This week in Australian foreign affairs: Frydenberg and Tehan host the inaugural Indonesia-Australia Economic, Trade and Investment Ministers’ Meeting; the Australia-Vietnam Enhanced Economic Engagement Grant; a bilateral Technology Safeguards Agreement with the United States; and more.
On 6 July Treasurer Josh Frydenberg and Minister for Trade, Tourism and Investment Dan Tehan virtually hosted the inaugural Indonesia-Australia Economic, Trade and Investment Ministers’ Meeting with their Indonesian counterparts. The meeting “highlighted ways in which Australia and Indonesia worked together closely and productively over 2020-21 in the context of rapidly responding to COVID-19.” Tehan stated that Australia and Indonesia “share many interests in the World Trade Organization, APEC and ASEAN,” and that he “[looks] forward to a closer partnership to progress our mutual priorities.” Frydenberg noted that the meeting “[marked] an important development in our economic, trade and investment relationship, which is more significant now as we look to strengthen our cooperation in supporting economic recoveries, both in our own countries and across the region,” and that “there are opportunities for deeper collaboration between our two nations on key global and regional challenges.”
Tehan announced on 1 July that Australia is providing $2.5 million to Vietnam under the Australia-Vietnam Enhanced Economic Engagement Grant. The grant will fund 28 small-scale projects “to create economic opportunities and deepen business cooperation.” The projects include: scaling up the “technology of organic food production, certification, and trade between Vietnam and Australia”; providing female entrepreneurs with “valuable international education”; and helping Australian business to “grow and diversify their exports and supply chains to Vietnam”. Tehan stated that “Australia is working with Vietnam to grow our trade relationship, with an aim to become top ten trade partners and double investment. Strengthening our trade relationship will create jobs and opportunities in both countries.”
On 1 July, Tehan, alongside Minister for Foreign Affairs Marise Payne and Minister for Industry, Science and Technology Christian Porter issued a joint statement where they announced that Australia and the United States will commence negotiations on a bilateral Technology Safeguards Agreement (TSA). This will build on over 60 years of space collaboration, with the aim of “turbocharging growth in Australia’s civil space sector”. The TSA is designed to “reduce launch costs and open the door to increased collaboration with major US companies.” Payne noted that “Australia is committed to expanding our collaboration [with the US] including supporting NASA’s mission to put the first woman and the next man on the Moon.”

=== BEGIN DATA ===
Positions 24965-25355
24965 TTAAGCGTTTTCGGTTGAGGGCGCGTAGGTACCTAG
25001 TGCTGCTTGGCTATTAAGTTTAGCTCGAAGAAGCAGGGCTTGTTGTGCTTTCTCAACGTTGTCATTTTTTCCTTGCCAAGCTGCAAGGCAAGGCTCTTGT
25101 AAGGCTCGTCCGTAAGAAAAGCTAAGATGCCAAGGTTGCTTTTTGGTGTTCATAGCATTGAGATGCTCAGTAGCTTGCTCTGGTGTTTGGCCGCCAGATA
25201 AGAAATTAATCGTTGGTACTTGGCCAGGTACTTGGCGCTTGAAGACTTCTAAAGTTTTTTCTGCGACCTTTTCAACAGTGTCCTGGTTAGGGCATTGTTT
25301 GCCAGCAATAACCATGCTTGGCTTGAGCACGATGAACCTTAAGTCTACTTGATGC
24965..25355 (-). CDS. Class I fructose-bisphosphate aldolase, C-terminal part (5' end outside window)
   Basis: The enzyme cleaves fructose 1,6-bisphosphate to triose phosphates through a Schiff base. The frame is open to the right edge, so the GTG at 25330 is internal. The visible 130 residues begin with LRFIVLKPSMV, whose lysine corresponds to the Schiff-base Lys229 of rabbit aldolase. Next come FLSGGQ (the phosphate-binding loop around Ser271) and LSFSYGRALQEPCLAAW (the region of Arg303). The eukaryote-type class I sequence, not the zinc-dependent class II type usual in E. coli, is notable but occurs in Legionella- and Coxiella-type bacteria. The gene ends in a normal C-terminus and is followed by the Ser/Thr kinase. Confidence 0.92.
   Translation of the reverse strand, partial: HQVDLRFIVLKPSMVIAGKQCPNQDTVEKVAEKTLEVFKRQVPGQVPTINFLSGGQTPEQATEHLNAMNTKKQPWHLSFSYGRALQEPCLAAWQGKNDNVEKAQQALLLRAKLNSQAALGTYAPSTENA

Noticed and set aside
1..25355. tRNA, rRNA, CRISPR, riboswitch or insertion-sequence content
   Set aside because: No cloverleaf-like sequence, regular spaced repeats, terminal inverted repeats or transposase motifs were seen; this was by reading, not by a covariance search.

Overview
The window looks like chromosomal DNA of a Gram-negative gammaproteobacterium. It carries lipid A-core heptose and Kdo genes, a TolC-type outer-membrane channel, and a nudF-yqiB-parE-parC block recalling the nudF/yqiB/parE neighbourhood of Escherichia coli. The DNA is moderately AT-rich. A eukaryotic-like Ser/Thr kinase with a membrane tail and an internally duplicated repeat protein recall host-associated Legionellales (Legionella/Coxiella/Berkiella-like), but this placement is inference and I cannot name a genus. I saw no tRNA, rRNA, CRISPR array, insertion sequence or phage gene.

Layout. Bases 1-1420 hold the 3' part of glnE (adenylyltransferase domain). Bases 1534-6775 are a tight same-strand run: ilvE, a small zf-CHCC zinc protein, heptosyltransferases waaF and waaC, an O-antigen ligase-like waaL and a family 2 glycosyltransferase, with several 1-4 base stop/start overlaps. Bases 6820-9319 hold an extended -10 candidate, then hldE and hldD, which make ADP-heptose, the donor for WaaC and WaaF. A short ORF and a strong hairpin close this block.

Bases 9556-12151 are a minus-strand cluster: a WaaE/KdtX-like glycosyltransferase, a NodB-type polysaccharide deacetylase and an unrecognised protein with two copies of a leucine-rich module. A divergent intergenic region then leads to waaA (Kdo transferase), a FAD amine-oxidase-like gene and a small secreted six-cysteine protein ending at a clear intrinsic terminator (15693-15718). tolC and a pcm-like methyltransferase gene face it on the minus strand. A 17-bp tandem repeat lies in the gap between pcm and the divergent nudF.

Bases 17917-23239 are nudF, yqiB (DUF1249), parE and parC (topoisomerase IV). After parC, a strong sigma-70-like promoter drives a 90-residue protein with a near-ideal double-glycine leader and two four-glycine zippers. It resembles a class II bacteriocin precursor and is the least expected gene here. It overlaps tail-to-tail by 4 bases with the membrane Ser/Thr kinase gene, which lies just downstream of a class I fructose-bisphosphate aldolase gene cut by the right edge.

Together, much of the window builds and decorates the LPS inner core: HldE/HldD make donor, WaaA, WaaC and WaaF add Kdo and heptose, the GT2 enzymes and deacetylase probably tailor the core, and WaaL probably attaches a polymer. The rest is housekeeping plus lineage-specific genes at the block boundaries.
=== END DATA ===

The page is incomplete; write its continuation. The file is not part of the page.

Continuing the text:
Payne and Minister for International Development and the Pacific, Zed Seselja, announced on 6 July that Australia will share up to 15 million COVID-19 vaccine doses with partners in the Pacific and Timor-Leste by mid-2022. This follows Prime Minister Scott Morrison’s commitment at the G7 Summit to sharing at least 20 million vaccine doses with countries in the Indo-Pacific. The Ministers noted that Australia has already shared more than half a million vaccine doses with partners in the Pacific and Timor-Leste since March, and the partnership “builds on [Australia’s] support to the COVAX facility”.
On 6 July at the Indo-Pacific Business Summit hosted by the Indian Ministry for External Affairs, Payne announced the first recipients of the Australia-India Indo-Pacific Oceans Initiative Partnership (AIIPOIP) grant program. She noted that the AIIPOIP “reiterates Australia’s strong commitment to working with close regional partners in delivering an open, inclusive, resilient, prosperous and rules-based maritime order.” The grants support the Australia-India Joint Declaration on a Shared Vision for Maritime Cooperation in the Indo-Pacific, which Payne signed with India’s Minister for External Affairs, Subrahmanyam Jaishankar, in June 2020.
Payne issued a statement on 7 July noting that she had spoken with her Indonesian counterpart, Retno Marsudi, and had confirmed that Australia would provide immediate health support to Indonesia as it responds to a “significant surge” in COVID-19 cases. The package includes: $12 million for oxygen-related and other medical equipment, over 40,000 rapid antigen test kits, and 2.5 million AstraZeneca doses this year.
On 4 July, Seselja noted that he will visit Papua New Guinea and the Philippines from 4 to 9 July, in his first visit to the region as Minister for International Development and the Pacific. He stated that in Papua New Guinea, he will meet senior ministers in the Marape administration and “representatives of the business and church communities.” Seselja said that the visit “will aim to deepen our already strong bilateral relationship and take forward our cooperation on health security and infrastructure.” In the Philippines, Seselja plans to meet with Government leaders and “key development assistance partners delivering Australia’s COVID-19 support programs on the ground.”
Isabella Keith is an undergraduate student at the Australian National University studying Law and Politics, Philosophy and Economics. She is currently an intern at the AIIA National Office.
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